Researchers develop 3-D human 'mini-brains' that helps shed new light on genetic underpinnings of major mental illness

3d human brain

Researchers from Brigham and Women's Hospital are leveraging these new technologies to study the effects of DISC1 mutations in cerebral organoids "mini brains" cultured from human stem cells. Their results are published in Translational Psychiatry .

"Mini-brains can help us model brain development," 

said senior author Tracy Young-Pearse, PhD, head of the Young-Pearse Lab in the Ann Romney Center for Neurologic Diseases at BWH. 

"Compared to traditional methods that have allowed us to investigate human cells in culture in two-dimensions, these cultures let us investigate the three-dimensional structure and function of the cells as they are developing, giving us more information than we would get with a traditional cell culture."

The researchers cultured human induced pluripotent stem cells (iPSCs) to create three-dimensional mini-brains for study. 

Using the gene editing tool CRISPR-Cas9, they disrupted DISC1, modeling the mutation seen in studies of families suffering from these diseases. 

The team compared mini-brains grown from stem cells with and without this specific mutation.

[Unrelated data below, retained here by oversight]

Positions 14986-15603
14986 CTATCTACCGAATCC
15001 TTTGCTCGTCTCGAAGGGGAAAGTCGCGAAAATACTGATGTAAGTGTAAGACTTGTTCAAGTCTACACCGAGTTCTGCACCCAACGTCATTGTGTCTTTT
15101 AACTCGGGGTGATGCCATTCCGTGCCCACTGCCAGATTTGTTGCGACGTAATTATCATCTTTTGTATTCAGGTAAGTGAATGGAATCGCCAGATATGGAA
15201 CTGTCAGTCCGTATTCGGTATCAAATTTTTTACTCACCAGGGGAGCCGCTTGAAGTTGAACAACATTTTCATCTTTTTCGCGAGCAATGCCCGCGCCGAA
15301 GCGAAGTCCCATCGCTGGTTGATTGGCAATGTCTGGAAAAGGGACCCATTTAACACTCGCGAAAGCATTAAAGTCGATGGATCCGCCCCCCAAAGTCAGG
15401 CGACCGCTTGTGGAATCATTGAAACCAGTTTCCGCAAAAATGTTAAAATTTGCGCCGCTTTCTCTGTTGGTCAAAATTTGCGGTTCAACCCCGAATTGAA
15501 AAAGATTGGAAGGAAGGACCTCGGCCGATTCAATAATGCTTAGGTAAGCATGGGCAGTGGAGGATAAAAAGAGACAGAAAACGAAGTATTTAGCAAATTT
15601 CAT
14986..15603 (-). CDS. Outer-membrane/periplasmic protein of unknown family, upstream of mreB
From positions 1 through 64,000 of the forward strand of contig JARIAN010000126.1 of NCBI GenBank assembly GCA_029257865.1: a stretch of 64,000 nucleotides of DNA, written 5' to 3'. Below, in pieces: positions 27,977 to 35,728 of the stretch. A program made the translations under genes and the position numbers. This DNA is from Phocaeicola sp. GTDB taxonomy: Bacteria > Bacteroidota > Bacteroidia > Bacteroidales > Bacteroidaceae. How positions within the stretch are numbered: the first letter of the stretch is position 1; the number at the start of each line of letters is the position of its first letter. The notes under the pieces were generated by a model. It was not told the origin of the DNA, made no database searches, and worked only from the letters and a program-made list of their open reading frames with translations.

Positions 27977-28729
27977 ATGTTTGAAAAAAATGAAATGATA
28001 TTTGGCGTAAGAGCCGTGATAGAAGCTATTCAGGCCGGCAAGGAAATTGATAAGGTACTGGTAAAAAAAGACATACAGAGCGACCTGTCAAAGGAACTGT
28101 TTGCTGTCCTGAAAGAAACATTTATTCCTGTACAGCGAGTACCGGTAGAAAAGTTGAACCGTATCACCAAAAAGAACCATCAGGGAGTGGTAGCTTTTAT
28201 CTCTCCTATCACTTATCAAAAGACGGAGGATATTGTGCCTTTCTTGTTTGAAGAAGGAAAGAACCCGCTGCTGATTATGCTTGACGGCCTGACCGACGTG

DISC1-mutant mini-brains showed significant structural disruptions compared to organoids in which DISC1 was intact. 

Specifically, the fluid-filled spaces, known as ventricles, in the DISC1-mutant mini-brains were more numerous and smaller than in controls, meaning that while the expected cells are present in the DISC1-mutant, they are not in their expected locations. 

The DISC1-mutant mini-brains also show increased signaling in the WNT pathway, a pathway known to be important for patterning organs and one that is disrupted in bipolar disorder. 

By adding an inhibitor of the WNT pathway to the growing DISC1-mutant mini-brains, the researchers were able to "rescue" them instead of having structural differences, they looked similar to the mini-brains developed from normal stem cells. 

This suggests that the WNT pathway may be responsible for the observed structural disruption in the DISC1-mutants, and could be a potential target pathway for future therapies.

"By producing cerebral organoids from iPSCs we are able to carefully control these experiments. We know that any differences we are seeing are because of the DISC1-mutation that we introduced," 

said Young-Pearse. 

"By looking at how DISC1-mutations disrupt the morphology and gene expression of cerebral organoids, we are strengthening the link between DISC1-mutation and major mental illness, and providing new avenues for investigation of this relationship."

This study was supported by funding from the Sackler Scholar Programme in Psychobiology, a Young Investigator Award from the Brain and Behavior Research Foundation, and the National Institute of Mental Health.


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